Since adults are capable of grappling with language on an intellectual level, they are actually better suited for becoming proficient in a language more quickly than children. Often we think it's the other way around. We may, for example, observe a child saying a couple of phrases in two languages and conclude that he or she is bilingual. But David P. Ausubel, a linguist at the University of Illinois, points out that children have small vocabularies and use simple constructions to communicate their needs. Adults, on the other hand, communicate in much more complex ways and command very large vocabularies. This gives people the false assumption that children learn a language more quickly. In actuality, adults simply have more to learn to communicate on the same level that they communicate at in their first languages. Moreover, according to Ausubel, adults and adolescents are able to generalize and think in abstract terms. A child needs to hear a phrase time and time again to distinguish a recurring pattern. This type of discovery takes a lot of time and a lot of exposure. Adults can hear a phrase once and understand that that phrase can be universalized across the entire language. The same goes for grammatical patterns: an adult is more likely to realize that many of their first-language's patterns can be applied to the second language, whereas a child's brain has not developed the maturity to think in such abstractions and is therefore unable to make the same connections.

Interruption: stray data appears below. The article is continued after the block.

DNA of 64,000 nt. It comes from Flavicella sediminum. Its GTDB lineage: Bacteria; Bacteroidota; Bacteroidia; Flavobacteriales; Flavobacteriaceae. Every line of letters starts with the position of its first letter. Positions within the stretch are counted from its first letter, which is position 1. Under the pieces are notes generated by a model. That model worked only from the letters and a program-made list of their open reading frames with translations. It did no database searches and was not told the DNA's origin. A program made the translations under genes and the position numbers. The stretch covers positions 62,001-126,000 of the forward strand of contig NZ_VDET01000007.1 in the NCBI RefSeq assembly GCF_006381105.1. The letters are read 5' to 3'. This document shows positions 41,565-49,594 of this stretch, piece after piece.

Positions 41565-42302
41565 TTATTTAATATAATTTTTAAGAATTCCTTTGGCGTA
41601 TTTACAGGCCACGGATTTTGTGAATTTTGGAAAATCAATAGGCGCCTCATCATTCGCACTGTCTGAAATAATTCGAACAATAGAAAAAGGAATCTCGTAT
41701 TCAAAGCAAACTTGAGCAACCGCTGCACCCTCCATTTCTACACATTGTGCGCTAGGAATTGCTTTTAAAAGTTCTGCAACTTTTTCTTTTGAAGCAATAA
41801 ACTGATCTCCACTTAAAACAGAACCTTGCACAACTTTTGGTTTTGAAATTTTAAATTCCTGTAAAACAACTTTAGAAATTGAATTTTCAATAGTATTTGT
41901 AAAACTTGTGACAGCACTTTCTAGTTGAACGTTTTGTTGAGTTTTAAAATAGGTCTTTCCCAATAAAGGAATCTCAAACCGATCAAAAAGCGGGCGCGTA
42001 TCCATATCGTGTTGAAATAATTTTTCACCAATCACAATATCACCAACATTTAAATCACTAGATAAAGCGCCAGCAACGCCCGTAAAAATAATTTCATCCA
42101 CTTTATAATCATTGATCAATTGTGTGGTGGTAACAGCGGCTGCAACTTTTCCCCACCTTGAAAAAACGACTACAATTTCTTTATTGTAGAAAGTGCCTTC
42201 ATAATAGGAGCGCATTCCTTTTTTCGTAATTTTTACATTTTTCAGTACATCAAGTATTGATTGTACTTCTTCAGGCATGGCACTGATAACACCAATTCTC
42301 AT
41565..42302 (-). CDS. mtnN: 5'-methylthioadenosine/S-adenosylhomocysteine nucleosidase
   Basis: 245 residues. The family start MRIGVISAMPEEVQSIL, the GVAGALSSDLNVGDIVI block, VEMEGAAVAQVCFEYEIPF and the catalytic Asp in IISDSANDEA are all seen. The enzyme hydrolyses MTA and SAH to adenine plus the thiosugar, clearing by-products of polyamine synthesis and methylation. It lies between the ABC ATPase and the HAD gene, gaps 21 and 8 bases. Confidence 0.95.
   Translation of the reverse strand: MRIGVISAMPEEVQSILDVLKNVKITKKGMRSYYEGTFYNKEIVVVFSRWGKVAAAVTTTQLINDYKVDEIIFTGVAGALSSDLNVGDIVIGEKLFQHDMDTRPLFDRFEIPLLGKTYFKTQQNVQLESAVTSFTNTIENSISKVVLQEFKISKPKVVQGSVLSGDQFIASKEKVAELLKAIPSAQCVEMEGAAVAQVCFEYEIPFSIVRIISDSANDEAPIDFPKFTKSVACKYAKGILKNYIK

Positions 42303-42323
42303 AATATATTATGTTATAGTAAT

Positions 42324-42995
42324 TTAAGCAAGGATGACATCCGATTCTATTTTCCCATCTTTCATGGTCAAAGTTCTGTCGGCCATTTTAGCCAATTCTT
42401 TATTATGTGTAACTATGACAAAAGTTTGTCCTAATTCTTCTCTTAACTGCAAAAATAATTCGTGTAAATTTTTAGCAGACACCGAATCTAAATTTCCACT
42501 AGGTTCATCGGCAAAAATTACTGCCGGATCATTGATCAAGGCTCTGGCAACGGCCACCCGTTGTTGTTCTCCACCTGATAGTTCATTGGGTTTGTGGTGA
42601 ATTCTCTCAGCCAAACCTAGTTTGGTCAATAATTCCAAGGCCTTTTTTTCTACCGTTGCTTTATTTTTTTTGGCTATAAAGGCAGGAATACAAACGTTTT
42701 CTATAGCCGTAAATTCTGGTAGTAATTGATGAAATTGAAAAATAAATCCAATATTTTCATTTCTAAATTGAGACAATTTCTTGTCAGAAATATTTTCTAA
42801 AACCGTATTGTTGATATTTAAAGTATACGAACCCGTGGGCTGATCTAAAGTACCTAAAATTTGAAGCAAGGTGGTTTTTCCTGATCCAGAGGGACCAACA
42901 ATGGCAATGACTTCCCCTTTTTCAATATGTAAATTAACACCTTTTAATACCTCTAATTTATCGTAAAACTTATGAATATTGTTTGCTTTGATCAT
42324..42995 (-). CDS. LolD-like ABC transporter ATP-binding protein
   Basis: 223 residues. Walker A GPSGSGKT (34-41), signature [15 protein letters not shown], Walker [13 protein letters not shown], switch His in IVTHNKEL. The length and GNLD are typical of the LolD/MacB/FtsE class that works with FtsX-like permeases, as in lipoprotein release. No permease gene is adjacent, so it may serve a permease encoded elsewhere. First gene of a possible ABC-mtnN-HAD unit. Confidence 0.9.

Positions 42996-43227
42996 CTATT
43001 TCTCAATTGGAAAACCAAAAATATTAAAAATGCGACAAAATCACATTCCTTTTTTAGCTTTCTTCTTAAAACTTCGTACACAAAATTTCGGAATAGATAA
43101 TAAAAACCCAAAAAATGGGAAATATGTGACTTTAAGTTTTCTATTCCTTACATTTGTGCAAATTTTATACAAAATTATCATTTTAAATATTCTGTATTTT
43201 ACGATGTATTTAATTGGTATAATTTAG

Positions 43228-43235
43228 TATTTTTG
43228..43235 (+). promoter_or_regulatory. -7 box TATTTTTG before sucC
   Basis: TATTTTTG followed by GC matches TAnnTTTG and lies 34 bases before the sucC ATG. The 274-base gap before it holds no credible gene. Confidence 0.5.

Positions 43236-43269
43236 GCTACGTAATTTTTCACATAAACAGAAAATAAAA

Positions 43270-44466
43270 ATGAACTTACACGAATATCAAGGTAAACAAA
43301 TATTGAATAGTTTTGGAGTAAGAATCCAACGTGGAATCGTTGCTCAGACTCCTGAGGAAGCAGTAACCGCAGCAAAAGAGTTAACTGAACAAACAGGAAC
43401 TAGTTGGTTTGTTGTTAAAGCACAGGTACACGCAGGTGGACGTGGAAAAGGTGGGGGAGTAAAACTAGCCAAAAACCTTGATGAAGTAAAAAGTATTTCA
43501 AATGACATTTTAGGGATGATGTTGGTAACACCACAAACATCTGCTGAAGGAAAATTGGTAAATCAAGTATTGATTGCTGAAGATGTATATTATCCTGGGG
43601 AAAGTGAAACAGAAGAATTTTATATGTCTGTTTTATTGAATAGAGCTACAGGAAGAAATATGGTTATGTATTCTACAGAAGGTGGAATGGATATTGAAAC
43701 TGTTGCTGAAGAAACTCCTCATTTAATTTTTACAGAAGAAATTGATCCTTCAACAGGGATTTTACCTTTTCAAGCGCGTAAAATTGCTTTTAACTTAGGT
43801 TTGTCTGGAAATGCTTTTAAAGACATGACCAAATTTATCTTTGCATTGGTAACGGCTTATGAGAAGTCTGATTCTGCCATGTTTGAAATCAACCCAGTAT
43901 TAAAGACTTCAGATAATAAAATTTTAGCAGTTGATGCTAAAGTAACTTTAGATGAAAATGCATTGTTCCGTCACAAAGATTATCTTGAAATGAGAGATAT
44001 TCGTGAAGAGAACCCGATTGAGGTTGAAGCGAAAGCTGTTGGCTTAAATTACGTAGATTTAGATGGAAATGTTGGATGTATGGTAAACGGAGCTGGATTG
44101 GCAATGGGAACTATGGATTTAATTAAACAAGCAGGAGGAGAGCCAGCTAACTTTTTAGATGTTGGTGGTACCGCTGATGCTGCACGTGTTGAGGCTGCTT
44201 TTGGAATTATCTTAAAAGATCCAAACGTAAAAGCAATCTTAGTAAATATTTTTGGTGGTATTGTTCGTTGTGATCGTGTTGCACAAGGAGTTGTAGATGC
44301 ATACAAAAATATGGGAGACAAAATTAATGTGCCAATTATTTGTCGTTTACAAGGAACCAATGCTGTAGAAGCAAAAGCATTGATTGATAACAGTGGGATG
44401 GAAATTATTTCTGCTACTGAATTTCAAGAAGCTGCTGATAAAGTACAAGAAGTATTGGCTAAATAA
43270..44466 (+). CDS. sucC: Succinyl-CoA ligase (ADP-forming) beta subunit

Aware of the differences in language-acquisition processes and aptitudes, experts have realized that teaching methods ought to differ, too. In order to teach a child a second language it is important to expose them to both languages at school and at home. Full immersion will help a child pick up on patterns more readily. Also, using mnemonic techniques like singing songs or having repetitive drills will help wire the new language and its pronunciations into a child's brain. Older language learners often get hung up on pronunciation but learn to understand the grammatical and syntactical patterns more easily. Therefore, adults should concentrate on getting the grammatical fundamentals down so as not to get discouraged by pronunciation difficulties. Once the grammar is down, the difficult specter of correct pronunciation can be slowly chiseled away at and refined over time.